Monday, June 14, 2010

Scenes - Sarikei Clock Tower - June 2010

Sarikei Clock Tower, 2007


For denizens of Sarikei, not many will bat an eyelid when the clocks were not working. Not many would notice that the clocks had been removed in April/May 2010 time frame because they were always there (and often not working anyway).


Sarikei Clock Tower, 2008 Feb.


The Sarikei clock tower is the first thing that grabs the eyeballs when a tourist lands at terminal 1 of the Rejang River. It's not the pineapple statue which is more hidden along the Rejang Esplanade. A tourist on the Pandaw cruise, Ms Jan Ford, captured the sorry sight of the clock tower with the missing clocks in March in her travel blog. (Her blog's link is at Sarikeian facebook).


Sarikei Clock Tower, 2010 June
Source: Desmond Chen

Expressways leading to and from any airport are nicely landscaped because those are the first and last things that impressed upon tourists. We do have a nice terminal 1 with the naval theme on its roof and now I'm glad to announce that the new clocks have been installed.

Sarikei Clock Tower, 2010 June
Source: Desmond Chen


Only three clocks had been replaced. The fourth clock should have been installed too to replace the metal plate of the district's pineapple logo because the tower looked unbalanced. Besides the analog hands, there's a digital section inside each clock. It's a matter of taste on whether you will like the floral patterns fringing the clock. The motifs could have been more meaningful if it's ethnic in nature like some nice Iban tribal arts. After all, we are greeting worldwide eco-tourists now.


Sarikei Clock Tower, 2010 June
Source: Desmond Chen

Finally, let's wait for a fresh coat of paint. Otherwise this is like donning new clothes during a festival but wearing a pair of muddy slippers. With a new coat of paint, this clock tower will once again be the talk tock of the town.

 

8 comments:

sarikeikia said...

The face of the clocks are getting smaller, this goes against the fact that the population getting older and the pocket of the YB is getting fatter. YB, do something if you still love Sarikei.

Ah Ngao said...

Daniel,some more it's digital .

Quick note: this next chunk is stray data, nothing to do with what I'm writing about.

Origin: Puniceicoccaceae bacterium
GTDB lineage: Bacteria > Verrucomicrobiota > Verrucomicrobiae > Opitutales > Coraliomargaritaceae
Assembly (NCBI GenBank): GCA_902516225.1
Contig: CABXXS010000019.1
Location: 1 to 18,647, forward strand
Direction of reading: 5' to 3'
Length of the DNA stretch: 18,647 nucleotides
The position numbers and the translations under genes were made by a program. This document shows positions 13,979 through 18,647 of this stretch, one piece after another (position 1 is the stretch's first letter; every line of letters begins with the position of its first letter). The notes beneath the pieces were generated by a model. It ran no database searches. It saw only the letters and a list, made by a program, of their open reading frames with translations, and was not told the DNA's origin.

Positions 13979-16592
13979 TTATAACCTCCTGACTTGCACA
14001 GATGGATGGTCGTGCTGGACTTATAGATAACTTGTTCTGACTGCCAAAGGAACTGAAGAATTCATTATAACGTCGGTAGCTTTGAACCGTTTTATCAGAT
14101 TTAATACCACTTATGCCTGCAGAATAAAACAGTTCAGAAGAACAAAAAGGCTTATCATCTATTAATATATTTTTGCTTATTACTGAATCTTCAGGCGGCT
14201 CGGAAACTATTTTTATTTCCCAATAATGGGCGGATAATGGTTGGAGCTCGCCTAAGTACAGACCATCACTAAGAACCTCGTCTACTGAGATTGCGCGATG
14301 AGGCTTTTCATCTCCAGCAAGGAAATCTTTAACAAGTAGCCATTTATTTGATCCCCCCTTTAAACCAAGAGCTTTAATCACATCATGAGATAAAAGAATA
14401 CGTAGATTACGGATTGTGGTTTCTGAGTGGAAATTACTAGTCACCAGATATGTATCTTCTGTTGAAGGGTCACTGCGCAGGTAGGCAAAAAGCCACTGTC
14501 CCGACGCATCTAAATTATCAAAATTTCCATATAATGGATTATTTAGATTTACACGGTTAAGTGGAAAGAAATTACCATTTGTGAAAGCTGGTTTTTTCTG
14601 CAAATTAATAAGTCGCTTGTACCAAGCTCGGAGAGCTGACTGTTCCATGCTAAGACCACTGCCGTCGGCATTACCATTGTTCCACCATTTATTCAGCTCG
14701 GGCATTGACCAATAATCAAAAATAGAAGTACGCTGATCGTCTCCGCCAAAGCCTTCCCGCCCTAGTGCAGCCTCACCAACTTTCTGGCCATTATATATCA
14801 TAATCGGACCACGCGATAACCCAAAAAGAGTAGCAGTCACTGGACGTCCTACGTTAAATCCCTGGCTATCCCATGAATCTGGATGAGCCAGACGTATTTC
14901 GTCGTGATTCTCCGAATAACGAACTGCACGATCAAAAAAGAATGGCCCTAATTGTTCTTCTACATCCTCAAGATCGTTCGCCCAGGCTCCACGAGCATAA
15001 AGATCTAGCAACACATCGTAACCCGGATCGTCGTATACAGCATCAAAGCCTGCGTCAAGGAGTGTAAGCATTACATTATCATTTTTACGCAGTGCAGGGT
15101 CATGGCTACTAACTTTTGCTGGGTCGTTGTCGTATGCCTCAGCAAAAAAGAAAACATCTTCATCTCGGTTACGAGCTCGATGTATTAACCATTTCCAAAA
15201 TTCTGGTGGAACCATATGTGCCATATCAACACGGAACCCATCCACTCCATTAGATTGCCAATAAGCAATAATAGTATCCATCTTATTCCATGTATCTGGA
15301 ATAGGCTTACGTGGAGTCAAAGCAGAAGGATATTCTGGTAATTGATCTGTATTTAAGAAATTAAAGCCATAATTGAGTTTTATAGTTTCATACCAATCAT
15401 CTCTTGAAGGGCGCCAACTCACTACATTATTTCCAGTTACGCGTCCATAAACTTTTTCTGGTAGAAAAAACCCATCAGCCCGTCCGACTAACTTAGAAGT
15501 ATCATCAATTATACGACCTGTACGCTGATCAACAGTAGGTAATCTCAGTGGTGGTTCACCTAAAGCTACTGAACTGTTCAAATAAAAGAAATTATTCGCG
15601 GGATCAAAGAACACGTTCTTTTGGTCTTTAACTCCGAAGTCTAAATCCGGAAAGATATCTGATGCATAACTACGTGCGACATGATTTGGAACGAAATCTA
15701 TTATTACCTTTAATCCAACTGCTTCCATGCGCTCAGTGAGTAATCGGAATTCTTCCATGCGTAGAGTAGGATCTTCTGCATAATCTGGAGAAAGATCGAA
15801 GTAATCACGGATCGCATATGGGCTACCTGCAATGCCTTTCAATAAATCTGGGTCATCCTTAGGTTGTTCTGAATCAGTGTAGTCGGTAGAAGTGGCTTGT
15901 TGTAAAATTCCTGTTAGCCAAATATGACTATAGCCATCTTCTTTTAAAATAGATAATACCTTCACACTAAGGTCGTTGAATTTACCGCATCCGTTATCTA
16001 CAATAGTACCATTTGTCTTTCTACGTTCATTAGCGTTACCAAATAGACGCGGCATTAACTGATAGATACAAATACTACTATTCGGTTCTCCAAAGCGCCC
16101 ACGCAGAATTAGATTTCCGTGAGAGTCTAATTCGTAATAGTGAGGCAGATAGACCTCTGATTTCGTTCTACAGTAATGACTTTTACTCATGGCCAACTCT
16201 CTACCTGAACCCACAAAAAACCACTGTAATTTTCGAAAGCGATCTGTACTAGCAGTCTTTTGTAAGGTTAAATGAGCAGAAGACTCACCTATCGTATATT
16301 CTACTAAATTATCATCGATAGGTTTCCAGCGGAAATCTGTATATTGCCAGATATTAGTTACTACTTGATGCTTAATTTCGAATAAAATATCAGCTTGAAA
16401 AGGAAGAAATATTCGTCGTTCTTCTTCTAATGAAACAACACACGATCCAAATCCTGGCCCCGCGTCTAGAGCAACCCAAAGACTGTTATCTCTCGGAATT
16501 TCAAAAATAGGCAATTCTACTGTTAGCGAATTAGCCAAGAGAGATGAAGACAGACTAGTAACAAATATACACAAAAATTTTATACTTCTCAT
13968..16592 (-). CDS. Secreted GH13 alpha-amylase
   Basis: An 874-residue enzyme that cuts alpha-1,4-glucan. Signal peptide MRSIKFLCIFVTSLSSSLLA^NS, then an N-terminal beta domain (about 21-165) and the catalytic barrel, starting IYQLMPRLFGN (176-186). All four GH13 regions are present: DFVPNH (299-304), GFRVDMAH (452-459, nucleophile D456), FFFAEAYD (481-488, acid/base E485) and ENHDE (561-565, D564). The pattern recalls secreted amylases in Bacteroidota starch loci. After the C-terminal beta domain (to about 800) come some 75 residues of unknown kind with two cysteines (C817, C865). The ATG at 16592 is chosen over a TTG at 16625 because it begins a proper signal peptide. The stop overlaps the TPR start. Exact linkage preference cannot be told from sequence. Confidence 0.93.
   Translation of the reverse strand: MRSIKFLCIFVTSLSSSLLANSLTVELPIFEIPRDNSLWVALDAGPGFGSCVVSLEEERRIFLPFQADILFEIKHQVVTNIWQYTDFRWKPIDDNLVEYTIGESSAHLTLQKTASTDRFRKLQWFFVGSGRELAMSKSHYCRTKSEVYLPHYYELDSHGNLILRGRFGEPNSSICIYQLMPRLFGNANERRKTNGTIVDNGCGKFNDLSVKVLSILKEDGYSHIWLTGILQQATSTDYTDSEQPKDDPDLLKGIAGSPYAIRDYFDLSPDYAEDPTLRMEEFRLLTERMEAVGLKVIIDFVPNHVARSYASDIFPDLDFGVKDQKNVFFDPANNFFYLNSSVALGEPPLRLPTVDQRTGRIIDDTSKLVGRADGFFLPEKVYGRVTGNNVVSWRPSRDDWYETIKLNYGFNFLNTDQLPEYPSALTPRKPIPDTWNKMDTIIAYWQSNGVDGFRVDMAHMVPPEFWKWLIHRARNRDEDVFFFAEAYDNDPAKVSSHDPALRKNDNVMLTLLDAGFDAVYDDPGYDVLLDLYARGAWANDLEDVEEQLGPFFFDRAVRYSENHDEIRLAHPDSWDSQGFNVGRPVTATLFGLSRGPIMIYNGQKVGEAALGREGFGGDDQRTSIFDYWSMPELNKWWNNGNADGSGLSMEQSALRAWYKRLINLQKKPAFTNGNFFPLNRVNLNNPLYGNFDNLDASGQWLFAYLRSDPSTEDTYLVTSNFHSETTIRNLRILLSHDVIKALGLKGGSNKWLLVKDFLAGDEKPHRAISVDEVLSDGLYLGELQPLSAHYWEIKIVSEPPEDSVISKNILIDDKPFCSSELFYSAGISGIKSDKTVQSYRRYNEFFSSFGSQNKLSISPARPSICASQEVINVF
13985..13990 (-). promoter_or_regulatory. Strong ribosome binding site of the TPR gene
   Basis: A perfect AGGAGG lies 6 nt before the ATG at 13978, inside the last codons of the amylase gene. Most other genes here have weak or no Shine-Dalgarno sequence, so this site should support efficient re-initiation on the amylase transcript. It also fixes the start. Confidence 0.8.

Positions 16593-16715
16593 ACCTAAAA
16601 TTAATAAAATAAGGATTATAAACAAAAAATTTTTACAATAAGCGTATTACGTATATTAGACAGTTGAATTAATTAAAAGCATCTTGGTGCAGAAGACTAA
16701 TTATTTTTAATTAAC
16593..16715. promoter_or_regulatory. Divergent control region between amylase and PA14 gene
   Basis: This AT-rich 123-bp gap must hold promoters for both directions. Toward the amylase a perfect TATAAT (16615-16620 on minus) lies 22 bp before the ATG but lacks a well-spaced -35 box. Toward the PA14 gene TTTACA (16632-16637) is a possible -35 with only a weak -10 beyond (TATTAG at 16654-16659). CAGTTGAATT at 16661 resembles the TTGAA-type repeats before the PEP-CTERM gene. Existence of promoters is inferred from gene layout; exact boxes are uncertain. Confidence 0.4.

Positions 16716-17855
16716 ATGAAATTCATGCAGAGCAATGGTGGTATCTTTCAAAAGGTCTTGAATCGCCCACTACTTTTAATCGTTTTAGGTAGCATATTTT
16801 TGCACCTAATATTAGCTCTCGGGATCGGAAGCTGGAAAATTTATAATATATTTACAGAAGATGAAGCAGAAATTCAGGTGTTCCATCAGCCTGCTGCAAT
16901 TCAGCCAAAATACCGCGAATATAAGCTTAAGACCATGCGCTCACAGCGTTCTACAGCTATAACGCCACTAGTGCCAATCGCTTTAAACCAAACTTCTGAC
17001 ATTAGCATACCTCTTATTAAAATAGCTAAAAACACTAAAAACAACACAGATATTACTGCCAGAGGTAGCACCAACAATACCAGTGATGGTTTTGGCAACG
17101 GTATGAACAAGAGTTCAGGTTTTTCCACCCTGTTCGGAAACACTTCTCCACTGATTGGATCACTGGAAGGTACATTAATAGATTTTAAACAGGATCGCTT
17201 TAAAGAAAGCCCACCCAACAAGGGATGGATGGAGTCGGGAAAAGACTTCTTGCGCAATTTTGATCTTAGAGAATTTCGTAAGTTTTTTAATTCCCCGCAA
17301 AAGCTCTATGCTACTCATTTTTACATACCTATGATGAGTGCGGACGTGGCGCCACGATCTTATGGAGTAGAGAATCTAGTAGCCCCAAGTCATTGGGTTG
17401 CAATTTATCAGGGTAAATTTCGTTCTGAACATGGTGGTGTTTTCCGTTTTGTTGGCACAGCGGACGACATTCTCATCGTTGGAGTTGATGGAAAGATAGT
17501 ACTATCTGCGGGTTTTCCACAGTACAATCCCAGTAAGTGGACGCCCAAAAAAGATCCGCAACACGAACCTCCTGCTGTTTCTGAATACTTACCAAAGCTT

i'm Ah Ngao and my grandfather is from "Long Mun".to my knowledge,the first batch of Cantonese congregates near Ensurai River . is there any possibilities of tracing which batch my granfather came with,when he landed in Sarikei ? my grandpa name is "Wong Tien". thanks if you can give some tips.

Daniel Yiek said...

Ah Ngao,

Sorry, I dont have enough info to help you. Maybe you can talk to some elders from the Cantonese Association as a lot of old info was not recorded.

Anonymous said...

Thanks Daniel.you have a nice day

sarikeikia said...

Hi Che Guevara, I didn't know you are from Sarikei. If you can put your grandfather name in Chinese writing and also your dad's name also in Chinese writing than I might be able to help. What is "Long Mun", is it the county in China? Most of the Sarikei Cantonese are descendant from Xing Hui.

Sarawakiana@2 said...

I love clock towers...one day I commented on Miri's several dysfunctional clock towers...and the reply is????>

"What for have clock towers...every one has handphone...now people don't even have to wear watches...silly...."

????

I believe the people who have Big Ben know the real value of time and a good time piece created out of our historical past....

Daniel Yiek said...

Ah Ngao,
Your grandpa is from 龙门县 Longmen county under 惠州市 Huizhou prefecture.

Pls see

http://en.wikipedia.org/wiki/List_of_administrative_divisions_of_Guangdong

Pls provide your grandpa's and dad's Chinese name to Sarikei-kia..maybe he can find out more.

Janet Lee said...

Daniel Yek,

Good day, Would appreciate if you could use your networking to find out the " Sponsors name" as listed on the lost copper plate.

You are able to contact Mr. Daniel Chung, our ex-teacher/Captain Boy's Brigade, he might have some info on this matter.

Thanks again.

Janet Lee

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